I'm excited to announce that I will be joined by one of DBN's finest - Rufio - and that he will be adding his commentary during the film breakdown below. We will be taking a look at a linebacker / position that is going to be an important cog in Ray Horton’s defense this upcoming fall.
And with that, the Craig Robertson Film Room is now in session.
Aside from looking at a multitude of charts and metrics which should help you formulate your opinion of Robertson, Rufio and I will look at a number of plays in the film room from the 2012 season that highlight Robertson's closing speed, tackling, run stop and coverage.
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Aside from being what appears to be a good individual, one thing to keep in mind is that this upcoming year is technically this young mans' 2nd NFL season actually playing on Sundays. According to NFL.com, Robertson had 93 combined tackles, 62 solo, 31 assisted, 1 sack, 2 INT in 3 starts over 16 appearances and according to ProFootballFocus' stats below, he contributed 3 pass deflections; 2 QB hits and 1 QB hurry during those appearances last season. That was enough to earn him a performance based bonus this past spring:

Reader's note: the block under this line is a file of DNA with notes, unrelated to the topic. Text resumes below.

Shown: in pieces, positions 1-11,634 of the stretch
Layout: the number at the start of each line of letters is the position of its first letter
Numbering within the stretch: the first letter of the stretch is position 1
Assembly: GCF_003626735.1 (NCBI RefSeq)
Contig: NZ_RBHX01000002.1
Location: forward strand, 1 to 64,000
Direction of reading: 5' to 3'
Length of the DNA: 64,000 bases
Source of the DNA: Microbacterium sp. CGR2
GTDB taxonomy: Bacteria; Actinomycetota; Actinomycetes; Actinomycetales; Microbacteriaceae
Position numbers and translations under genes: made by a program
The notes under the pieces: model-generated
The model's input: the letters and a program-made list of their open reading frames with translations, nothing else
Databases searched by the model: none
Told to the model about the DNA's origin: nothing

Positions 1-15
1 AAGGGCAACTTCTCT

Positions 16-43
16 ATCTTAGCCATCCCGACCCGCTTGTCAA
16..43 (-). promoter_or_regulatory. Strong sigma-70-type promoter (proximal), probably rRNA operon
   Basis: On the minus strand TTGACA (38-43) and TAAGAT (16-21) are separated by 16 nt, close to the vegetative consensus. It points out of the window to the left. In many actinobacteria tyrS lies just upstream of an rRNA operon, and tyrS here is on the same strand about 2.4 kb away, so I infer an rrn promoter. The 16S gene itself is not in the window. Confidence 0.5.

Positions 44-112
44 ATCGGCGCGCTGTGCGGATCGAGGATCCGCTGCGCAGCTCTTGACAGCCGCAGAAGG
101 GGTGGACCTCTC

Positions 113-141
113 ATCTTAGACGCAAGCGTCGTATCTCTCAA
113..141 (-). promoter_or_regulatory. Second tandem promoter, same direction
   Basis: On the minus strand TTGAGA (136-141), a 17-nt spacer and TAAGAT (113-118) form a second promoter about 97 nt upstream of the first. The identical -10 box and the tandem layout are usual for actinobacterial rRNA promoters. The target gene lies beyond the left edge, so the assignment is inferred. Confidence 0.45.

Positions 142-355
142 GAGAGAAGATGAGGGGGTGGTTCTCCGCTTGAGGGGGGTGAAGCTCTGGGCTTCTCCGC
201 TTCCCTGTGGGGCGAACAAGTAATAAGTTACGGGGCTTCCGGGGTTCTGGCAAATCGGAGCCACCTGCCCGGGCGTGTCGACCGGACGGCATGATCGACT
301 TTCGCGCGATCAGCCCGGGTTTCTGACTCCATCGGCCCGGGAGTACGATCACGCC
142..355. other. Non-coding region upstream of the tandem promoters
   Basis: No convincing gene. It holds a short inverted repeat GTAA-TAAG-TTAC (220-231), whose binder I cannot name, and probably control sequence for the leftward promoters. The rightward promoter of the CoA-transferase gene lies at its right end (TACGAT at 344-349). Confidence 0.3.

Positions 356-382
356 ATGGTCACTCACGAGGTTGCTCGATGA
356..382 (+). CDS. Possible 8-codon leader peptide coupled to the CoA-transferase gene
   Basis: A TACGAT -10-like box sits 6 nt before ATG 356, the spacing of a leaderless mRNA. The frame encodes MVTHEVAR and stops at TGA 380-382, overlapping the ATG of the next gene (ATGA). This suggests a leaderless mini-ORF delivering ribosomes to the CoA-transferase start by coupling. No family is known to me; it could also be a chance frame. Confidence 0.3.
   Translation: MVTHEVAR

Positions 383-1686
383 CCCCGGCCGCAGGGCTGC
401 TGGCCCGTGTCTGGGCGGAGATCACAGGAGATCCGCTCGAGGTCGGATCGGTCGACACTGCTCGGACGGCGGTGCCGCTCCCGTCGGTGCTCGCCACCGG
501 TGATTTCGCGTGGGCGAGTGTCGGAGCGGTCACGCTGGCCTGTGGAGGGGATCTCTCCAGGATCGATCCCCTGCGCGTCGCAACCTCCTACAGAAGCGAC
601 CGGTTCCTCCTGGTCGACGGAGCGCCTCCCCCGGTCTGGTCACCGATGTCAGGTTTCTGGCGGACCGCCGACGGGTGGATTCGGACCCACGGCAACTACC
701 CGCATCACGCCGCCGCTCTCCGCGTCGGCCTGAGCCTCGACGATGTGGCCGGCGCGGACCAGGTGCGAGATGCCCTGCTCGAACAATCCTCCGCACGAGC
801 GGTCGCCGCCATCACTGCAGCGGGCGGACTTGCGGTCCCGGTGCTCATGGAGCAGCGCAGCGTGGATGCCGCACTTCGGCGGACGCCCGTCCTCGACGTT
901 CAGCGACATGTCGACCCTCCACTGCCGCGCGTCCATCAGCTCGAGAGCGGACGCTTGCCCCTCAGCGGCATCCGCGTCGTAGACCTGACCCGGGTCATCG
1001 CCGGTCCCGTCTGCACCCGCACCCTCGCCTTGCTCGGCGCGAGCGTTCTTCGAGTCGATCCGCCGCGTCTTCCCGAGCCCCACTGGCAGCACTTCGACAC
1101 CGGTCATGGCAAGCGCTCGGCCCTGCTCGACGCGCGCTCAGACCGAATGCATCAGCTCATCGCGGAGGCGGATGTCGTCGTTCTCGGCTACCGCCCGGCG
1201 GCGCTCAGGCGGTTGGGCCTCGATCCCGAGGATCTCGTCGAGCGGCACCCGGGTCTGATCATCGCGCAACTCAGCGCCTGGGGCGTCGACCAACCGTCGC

#Browns LB Craig Robertson awarded $236,962 in league's performance-based bonus program for outperforming his contract in 2012.